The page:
The resins precipitate at the same time as the asphaltenes when a hydrocarbon with a lower boiling point, for example, propane, is used. In fact, this is a conventional differentiation, and it is obvious that when a given hydrocarbon is employed at a given temperature to treat a feedstock, precipitation of asphaltene-type compounds can be obtained if the hydrocarbon and the temperature are appropriate. If the feedstock freed from the asphaltenes is then treated with the same hydrocarbon at a higher temperature, precipitation of the resins is obtained.

In the well-known deasphalting process, the oil phase and the asphaltic phase are separated by an operation which consists in extracting the oil phase from a hydrocarbon feedstock by means of a substance known to those skilled in the art as a solvent. The solvent is both a solvent for the oil phase and a precipitant for the asphaltic phase. Hereinafter it will be referred to simply as a solvent.

The solvent may be selected from the group consisting of:

saturated or unsaturated aliphatic hydrocarbons having from 2 to 8 carbon atoms, alone or in admixture;

mixtures of hydrocarbons, known as distillates, with molecular weights close to those of the hydrocarbons having from 2 to 8 carbon atoms; and

mixtures of all of the aforesaid hydrocarbons.

Deasphalting may be carried out in a single stage, in which case an oil phase and an asphaltic phase are obtained, the latter containing both the asphaltenes and the resins. It may also be carried out in two stages, using two different solvents and/or different operating conditions in the two stages. In the two-stage process, the oil phase, the resins and the asphaltenes are obtained separately. (See, for example, French patent application No. 86 06994, filed on May 15, 1986, in the name of the Applicant; and correspond-U.S. patent application Ser. No. 050,912 filed May 15, 1987).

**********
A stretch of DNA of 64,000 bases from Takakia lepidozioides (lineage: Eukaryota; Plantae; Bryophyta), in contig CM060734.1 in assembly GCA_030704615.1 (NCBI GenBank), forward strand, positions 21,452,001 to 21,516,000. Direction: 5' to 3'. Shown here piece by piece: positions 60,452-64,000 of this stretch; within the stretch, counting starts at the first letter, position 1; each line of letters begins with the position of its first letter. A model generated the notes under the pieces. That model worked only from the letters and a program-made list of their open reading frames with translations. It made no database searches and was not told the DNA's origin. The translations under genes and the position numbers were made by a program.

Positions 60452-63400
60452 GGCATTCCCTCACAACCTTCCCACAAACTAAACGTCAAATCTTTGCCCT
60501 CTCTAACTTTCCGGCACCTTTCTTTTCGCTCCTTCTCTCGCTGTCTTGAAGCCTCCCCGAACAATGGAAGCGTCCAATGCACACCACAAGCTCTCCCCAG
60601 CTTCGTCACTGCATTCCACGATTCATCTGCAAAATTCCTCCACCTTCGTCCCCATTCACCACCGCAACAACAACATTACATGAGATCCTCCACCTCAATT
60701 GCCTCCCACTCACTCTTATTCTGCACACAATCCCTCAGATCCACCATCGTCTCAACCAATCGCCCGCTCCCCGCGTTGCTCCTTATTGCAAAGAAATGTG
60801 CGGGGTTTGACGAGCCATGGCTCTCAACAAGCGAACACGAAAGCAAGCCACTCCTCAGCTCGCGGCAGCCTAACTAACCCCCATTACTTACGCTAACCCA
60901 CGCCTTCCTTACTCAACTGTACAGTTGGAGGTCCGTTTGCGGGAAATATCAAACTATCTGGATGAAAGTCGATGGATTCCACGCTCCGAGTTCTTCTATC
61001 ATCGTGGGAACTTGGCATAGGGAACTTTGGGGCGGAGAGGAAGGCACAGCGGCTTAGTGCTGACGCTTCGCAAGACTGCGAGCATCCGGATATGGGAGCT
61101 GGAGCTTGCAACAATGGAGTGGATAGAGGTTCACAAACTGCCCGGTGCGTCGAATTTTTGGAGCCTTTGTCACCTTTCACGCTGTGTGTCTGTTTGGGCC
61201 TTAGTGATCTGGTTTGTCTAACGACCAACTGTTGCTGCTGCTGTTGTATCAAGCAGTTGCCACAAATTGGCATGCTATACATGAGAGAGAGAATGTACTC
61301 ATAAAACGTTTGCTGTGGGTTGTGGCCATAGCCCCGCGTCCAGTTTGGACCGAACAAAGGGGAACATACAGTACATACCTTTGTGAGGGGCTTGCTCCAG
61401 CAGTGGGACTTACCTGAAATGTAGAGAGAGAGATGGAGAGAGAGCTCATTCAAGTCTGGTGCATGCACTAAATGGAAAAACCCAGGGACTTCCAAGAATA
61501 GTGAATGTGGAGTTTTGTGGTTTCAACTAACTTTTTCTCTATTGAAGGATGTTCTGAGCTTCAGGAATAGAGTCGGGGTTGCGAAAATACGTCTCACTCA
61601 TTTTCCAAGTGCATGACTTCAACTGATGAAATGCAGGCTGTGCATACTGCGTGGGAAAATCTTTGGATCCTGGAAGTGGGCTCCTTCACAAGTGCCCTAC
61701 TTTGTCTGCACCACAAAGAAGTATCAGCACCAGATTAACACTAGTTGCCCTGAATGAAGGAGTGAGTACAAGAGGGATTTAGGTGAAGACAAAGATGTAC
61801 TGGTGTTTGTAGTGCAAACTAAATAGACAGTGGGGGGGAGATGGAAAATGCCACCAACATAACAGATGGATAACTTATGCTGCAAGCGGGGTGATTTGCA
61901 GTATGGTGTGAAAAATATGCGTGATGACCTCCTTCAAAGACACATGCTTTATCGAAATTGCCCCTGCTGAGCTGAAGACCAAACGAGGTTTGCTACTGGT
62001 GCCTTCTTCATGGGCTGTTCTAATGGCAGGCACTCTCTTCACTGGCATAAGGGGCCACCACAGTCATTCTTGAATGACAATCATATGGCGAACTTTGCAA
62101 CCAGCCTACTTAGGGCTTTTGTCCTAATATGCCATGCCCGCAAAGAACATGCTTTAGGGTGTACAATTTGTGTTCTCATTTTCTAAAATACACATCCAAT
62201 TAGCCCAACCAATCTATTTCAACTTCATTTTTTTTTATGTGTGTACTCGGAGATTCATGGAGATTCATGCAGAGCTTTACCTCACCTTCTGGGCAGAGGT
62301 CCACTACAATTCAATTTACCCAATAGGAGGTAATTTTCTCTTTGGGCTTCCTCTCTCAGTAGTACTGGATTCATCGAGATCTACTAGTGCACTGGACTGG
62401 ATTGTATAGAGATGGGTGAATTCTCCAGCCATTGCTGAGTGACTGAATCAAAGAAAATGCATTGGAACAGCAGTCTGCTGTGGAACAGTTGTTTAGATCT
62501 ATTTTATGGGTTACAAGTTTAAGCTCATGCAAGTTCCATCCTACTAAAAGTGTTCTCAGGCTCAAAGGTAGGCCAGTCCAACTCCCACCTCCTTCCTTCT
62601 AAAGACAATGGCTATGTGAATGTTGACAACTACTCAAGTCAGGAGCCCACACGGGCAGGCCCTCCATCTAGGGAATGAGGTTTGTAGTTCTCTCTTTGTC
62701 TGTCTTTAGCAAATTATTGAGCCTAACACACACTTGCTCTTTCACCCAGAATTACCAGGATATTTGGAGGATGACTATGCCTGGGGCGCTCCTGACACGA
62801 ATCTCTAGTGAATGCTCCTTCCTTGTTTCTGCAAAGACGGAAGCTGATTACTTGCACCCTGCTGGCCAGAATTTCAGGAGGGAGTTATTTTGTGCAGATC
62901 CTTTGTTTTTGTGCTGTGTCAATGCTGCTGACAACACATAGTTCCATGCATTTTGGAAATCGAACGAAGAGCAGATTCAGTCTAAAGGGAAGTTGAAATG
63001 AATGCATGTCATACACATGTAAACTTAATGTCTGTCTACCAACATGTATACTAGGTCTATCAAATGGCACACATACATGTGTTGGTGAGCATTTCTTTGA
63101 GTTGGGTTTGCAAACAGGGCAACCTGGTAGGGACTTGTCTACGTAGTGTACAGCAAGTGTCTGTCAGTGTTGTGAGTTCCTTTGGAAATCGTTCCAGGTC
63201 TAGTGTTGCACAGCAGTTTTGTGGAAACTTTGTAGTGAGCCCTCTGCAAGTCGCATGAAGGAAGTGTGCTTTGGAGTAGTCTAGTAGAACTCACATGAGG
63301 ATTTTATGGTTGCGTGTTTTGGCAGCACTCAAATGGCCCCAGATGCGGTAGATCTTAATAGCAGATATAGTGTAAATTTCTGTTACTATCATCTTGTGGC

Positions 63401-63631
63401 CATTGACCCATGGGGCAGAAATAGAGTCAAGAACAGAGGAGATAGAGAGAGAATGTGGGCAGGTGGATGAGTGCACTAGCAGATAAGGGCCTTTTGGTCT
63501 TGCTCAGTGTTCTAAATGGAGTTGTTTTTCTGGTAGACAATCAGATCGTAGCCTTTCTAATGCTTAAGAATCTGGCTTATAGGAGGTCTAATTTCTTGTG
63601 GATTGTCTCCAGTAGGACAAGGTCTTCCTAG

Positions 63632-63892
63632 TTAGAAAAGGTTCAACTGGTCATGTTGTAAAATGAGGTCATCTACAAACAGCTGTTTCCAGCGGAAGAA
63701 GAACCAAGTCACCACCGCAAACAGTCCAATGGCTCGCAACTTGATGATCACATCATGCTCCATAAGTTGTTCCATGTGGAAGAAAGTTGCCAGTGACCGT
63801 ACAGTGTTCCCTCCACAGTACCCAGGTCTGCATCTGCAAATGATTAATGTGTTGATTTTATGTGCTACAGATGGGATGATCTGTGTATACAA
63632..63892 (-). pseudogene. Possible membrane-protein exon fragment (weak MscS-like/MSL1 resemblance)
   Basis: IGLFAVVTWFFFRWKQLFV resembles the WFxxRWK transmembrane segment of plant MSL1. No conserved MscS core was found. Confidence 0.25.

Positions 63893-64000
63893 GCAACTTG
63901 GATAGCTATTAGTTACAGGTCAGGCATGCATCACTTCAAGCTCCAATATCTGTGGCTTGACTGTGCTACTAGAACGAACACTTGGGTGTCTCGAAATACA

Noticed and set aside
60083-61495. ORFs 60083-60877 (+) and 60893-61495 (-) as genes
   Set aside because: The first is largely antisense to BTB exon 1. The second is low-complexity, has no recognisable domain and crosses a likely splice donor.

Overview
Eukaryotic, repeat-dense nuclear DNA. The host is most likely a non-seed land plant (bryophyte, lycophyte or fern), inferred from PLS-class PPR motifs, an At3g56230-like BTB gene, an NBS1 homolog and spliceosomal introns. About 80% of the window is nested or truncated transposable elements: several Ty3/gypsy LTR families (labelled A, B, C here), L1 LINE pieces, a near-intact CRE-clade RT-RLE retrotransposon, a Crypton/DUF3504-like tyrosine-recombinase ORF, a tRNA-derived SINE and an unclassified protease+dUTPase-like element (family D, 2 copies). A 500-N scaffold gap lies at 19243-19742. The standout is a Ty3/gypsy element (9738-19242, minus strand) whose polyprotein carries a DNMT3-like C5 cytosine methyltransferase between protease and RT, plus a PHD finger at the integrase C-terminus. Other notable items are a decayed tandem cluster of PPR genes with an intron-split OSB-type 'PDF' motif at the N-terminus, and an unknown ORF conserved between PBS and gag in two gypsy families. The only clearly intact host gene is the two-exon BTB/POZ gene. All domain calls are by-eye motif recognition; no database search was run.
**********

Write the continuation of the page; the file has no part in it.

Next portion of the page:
As mentioned above, it is the oil phase that is more worthwhile economically. In a deasphalting process, whether single- or two-stage, it is therefore advisable to endeavor to obtain a maximum yield of the oil phase. Of course, this striving for a maximum oil-phase yield should not be at the expense of the characteristics of the oil phase.

BRIEF SUMMARY OF THE INVENTION

The present invention thus is directed to increasing in a deasphalting process the yield of the oil phase while preserving the characteristics of the oil phase which are desirable for the contemplated use. For example, for its use as a catalytic cracking feedstock, a Conradson residue (determined in conformity with standard AFNOR NFT 60-116) of less than 10 weight percent is desirable.

To this end, the invention has as a preferred embodiment a process for deasphalting a heavy hydrocarbon feedstock by means of a solvent, said process being characterized in that the feedstock is subjected to shearing, optionally before and/or after the addition of at least a portion of the solvent.

For the purposes of the present invention, shearing means the application of high stress to the diluted or undiluted feedstock.

The shearing action may be produced in particular by the forced passage of the feedstock, which optionally contains at least a portion of the solvent, through a restriction, a convergent die, a gap between two parts, one of which is moving relative to the other, a pipe of smaller cross-sectional area than the feed pipe for the feedstock, or any equivalent contrivance.